Special Coverage

Soft Robot “Walks” on Any Terrain
Defense Advanced Research Projects Agency
Using Microwaves to Produce High-Quality Graphene
Transducer-Actuator Systems for On-Machine Measurements and Automatic Part Alignment
Wide-Area Surveillance Using HD LWIR Uncooled Sensors
Heavy Lift Wing in Ground (WIG) Cargo Flying Boat
Technique Provides Security for Multi-Robot Systems
Bringing New Vision to Laser Material Processing Systems
NASA Tests Lasers’ Ability to Transmit Data from Space
Converting from Hydraulic Cylinders to Electric Actuators
Automating Optimization and Design Tasks Across Disciplines

Carbon Nanotube Resin Shores Up Boats and Bikes

NASA-funded nanotube technology strengthens cars, bikes, sporting goods, and boats.

Spinoff is NASA’s annual publication featuring successfully commercialized NASA technology. This commercialization has contributed to the development of products and services in the fields of health and medicine, consumer goods, transportation, public safety, computer technology, and environmental resources.

Posted in: Articles, Nanotechnology, Composite materials, Nanomaterials, Resins, Marine vehicles and equipment, Two or three wheeled vehicles
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Multi-Pulse Motor (MPM) for Use with Electric Solid Propellants (ESP)

The purpose of this work was to create a safe, green, controllable solid rocket motor that can be pulsed a number of times with electricity to control the ignition and extinguishment times to produce a required thrust or impulse bit. The innovation features an Electric Solid Propellant (ESP). The key problem is that the geometry of the ESP grain changes because of the evolution of the propellant to exhaust gases, but a closed electrical circuit is required to keep the electrical power applied to the grain and continue burning. The chamber pressure is utilized in the multi-pulse motor (MPM) design to ensure electrical contact is retained during the pulsing event.

Posted in: Briefs, Propulsion, Architecture, Architecture, Electric power, Solid propellants, Electric motors, Rocket engines
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Container Screening Device (CSD)

The CSD detects anomalies, contraband, and hidden compartments in liquid-filled containers, and discriminates between threat and non-threat materials.

The Container Screening Device (CSD) is a portable, benchtop measurement system for real-time sealed-container inspection, and content (liquid/ material) classification and discrimination. The technology uses sound waves to acoustically detect, classify, and discriminate threat versus non-threat substances and materials such as liquid explosives, hazardous and flammable liquids, and other caustic or dangerous liquids at security checkpoints. The CSD originally was designed as a prototype for both field measurements and bench-top applications for liquid forensics, intelligence, and law enforcement scenarios.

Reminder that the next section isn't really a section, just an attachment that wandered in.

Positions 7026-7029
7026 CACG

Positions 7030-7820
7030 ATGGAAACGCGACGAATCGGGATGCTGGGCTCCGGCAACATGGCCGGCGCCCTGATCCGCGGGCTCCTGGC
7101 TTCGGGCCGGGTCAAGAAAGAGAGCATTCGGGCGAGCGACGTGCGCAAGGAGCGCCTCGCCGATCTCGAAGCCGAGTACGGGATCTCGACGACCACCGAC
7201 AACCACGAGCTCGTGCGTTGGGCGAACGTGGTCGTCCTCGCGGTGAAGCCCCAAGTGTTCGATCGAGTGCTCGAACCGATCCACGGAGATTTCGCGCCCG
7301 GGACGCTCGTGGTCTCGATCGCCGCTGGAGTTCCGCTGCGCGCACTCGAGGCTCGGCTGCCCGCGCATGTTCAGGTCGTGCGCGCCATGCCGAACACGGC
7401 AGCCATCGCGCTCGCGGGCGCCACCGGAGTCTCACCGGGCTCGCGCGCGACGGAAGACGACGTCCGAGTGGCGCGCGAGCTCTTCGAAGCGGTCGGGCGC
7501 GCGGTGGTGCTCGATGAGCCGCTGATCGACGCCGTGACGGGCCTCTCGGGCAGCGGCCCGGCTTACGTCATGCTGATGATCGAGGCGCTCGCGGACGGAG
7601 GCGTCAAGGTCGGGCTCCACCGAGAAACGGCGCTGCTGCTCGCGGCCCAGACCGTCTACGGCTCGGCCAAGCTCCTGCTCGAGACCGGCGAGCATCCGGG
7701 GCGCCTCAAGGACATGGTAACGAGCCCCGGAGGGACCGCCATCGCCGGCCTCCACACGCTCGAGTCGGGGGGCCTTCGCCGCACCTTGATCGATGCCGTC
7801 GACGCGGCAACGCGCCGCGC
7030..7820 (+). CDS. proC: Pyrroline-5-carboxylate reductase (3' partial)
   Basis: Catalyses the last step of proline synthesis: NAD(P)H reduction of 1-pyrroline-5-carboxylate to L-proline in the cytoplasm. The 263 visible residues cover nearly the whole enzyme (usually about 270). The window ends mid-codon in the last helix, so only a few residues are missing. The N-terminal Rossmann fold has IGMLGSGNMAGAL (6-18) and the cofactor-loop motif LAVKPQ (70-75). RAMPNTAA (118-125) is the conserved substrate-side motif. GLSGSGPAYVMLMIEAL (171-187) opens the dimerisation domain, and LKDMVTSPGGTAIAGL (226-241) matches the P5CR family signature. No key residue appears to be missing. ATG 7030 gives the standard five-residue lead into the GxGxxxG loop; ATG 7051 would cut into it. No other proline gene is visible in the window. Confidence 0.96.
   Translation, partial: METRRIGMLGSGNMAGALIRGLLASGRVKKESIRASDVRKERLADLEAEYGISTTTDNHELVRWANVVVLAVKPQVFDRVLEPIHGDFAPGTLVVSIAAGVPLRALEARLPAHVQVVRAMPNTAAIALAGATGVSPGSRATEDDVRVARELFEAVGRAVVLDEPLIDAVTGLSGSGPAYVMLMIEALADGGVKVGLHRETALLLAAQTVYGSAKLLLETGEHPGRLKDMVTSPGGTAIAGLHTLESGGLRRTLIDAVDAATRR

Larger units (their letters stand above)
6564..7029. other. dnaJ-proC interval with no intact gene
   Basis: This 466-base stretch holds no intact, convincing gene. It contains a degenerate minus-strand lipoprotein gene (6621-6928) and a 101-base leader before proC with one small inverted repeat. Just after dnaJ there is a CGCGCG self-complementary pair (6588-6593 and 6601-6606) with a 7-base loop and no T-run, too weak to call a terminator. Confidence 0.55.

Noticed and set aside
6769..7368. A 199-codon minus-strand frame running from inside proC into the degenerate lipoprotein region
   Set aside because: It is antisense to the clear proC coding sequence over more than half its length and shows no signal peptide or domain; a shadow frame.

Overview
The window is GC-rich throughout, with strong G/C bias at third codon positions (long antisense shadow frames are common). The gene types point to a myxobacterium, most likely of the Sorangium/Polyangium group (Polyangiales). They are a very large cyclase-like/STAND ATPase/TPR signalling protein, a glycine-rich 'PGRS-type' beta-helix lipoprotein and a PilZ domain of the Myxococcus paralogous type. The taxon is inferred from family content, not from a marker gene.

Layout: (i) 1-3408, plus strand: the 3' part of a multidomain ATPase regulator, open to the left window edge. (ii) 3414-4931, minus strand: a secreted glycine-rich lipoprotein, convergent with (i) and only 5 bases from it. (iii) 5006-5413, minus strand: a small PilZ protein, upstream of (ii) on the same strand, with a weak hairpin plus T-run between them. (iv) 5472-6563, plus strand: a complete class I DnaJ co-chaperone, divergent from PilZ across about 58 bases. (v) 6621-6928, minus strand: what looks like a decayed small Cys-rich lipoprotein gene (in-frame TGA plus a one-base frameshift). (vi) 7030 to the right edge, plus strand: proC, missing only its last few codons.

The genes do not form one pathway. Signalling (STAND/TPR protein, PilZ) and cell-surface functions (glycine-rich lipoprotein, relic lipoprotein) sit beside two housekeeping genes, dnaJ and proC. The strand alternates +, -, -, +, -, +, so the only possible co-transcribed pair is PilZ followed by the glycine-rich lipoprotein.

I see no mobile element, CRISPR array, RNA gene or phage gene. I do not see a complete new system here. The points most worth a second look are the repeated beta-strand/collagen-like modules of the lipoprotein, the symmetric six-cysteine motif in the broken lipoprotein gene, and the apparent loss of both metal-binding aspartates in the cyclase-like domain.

Posted in: Briefs, Test & Measurement, Security systems, Security systems, Containers, Acoustics, Acoustics, Hazardous materials, Inspections, Test equipment and instrumentation
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New Materials Could Turn Water into Solar Fuel

A process speeds the discovery of commercially viable solar fuels that could replace coal, oil, and other fossil fuels.

Solar fuels are created using only sunlight, water, and carbon dioxide (CO2). Researchers are exploring a range of target fuels, from hydrogen gas to liquid hydrocarbons, but producing any of these fuels involves splitting water.

Posted in: Briefs, Materials, Carbon dioxide, Sun and solar, Water, Alternative fuels, Research and development, Materials properties
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Modified Surface Having Low Adhesion Properties to Mitigate Insect Residue Adhesion

Surface roughness is not affected by the process.

NASA Langley Research Center, in collaboration with ATK Space Systems, has developed a method to reduce insect adhesion on metallic substrates, polymeric materials, engineering plastics, and other surfaces. The method topographically modifies a surface using laser ablation patterning followed by chemical modification of the surface. This innovation was originally developed to enhance aircraft laminar flow by preventing insect residue buildup, but the method provides a permanent solution for any application requiring insect adhesion mitigation as well as adhesion prevention of other typical environmental contaminants.

Posted in: Briefs, Materials, Finite element analysis, Lasers, Lasers, Finishing, Biomaterials, Chemicals, Coatings Colorants and Finishes, Coatings, colorants, and finishes